The other barrier is the narrowness of focus. To actually use iris recognition at gates, the authentication must be completed at a place away from the camera and authentication system. This is because the gate needs to be opened or closed according to the result of the authentication. Therefore, we need to capture the user’s eyes at a place several meters away from the gate and system, but this limits the range where the camera can come into focus. The time span of a user walking at an average speed of 1.5 m/s passing through the focal range is only a split second. A high frame rate is essential for capturing this moment, and this massive image group must be processed in real time. To add to this, ISO/IEC defines an image format for iris recognition, which is a width of 640 pixels and a height of 480 pixels per eye (Note 1). In short, a walking user must be captured at a high frame rate, the images that have the iris in focus must be quickly and accurately detected from among the voluminous group of images, and the extracted images must be cut out into the regulated format. This series of processing tasks must be done almost instantaneously.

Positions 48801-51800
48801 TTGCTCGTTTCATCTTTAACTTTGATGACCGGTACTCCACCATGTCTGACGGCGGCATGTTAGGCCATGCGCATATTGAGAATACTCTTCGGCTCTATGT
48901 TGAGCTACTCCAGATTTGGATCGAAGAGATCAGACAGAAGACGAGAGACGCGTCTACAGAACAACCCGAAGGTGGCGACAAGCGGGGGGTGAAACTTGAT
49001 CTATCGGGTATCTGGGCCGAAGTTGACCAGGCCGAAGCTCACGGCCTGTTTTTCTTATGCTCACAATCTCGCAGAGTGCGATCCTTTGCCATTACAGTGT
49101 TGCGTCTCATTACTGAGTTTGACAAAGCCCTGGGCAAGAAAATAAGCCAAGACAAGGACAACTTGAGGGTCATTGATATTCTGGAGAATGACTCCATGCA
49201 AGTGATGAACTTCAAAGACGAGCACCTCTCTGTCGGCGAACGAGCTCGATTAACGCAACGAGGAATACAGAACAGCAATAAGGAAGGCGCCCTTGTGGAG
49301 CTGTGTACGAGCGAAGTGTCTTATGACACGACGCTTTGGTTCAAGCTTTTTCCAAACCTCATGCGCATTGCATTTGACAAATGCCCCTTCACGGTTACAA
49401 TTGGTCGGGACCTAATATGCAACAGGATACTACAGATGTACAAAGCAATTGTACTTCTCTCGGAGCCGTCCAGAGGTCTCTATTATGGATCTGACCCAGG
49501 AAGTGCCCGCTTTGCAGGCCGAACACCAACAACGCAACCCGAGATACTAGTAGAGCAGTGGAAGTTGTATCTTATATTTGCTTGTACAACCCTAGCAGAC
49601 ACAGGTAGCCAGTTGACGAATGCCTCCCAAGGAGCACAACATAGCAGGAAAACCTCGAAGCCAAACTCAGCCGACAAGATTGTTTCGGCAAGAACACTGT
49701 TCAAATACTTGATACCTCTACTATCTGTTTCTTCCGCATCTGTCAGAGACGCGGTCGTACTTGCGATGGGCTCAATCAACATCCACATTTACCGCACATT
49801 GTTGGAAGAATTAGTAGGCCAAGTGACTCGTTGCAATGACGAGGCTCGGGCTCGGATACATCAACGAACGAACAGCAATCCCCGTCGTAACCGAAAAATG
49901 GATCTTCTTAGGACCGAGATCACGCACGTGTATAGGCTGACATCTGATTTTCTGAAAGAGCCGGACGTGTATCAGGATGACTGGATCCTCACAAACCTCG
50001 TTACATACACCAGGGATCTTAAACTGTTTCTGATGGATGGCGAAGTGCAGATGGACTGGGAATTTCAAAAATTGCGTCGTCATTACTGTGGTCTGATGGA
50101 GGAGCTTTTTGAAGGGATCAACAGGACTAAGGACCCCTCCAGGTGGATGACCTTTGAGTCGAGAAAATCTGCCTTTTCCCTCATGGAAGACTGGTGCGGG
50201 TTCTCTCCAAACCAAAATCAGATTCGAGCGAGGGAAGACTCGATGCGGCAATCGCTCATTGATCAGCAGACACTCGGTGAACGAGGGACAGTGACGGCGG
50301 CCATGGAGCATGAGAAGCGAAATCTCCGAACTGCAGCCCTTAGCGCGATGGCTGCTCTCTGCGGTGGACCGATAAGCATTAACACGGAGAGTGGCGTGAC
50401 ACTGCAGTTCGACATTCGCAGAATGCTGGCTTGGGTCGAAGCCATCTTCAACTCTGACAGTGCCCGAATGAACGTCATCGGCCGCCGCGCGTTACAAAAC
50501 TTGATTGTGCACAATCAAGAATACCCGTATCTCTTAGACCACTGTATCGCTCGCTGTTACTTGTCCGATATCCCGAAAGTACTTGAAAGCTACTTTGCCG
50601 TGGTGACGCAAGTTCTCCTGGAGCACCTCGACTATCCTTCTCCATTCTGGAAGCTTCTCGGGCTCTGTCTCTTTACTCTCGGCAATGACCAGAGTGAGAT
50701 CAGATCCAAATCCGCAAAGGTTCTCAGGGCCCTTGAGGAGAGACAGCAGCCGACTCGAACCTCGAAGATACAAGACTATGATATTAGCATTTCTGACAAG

- Note 1: ISO/IEC 19794-6
Achieving high-speed, high-precision authentication with positional prediction and automatic detection of optimal images
― How did you solve those issues?
First, to compose an amount of information that can be read in real-time by a camera system, we worked on scanning only the area of both eyes instead of reading all information from the camera sensor.
However, obviously the image capture of just the area of both eyes cannot be started until the scanning position is established, not to mention that the time that can be spared for focusing on a walking user’s eyes are very limited. It is too late if we were detecting the position of the eyes after the camera comes into focus. Therefore, we developed a technology that accurately predicts the position of the user’s eyes at the exact spot the image is captured. We created a design, including the camera system, that captures the user walking from a distance and accurately predicts the position of the eyes when they come into the focal range. When people walk, the head inevitably moves up and down due to reflex action. The key point is that the prediction also takes this into account.
By limiting the scanning area, we were able to capture high-resolution images at high frame rates and extract walking people’s eyes clearly with high definition.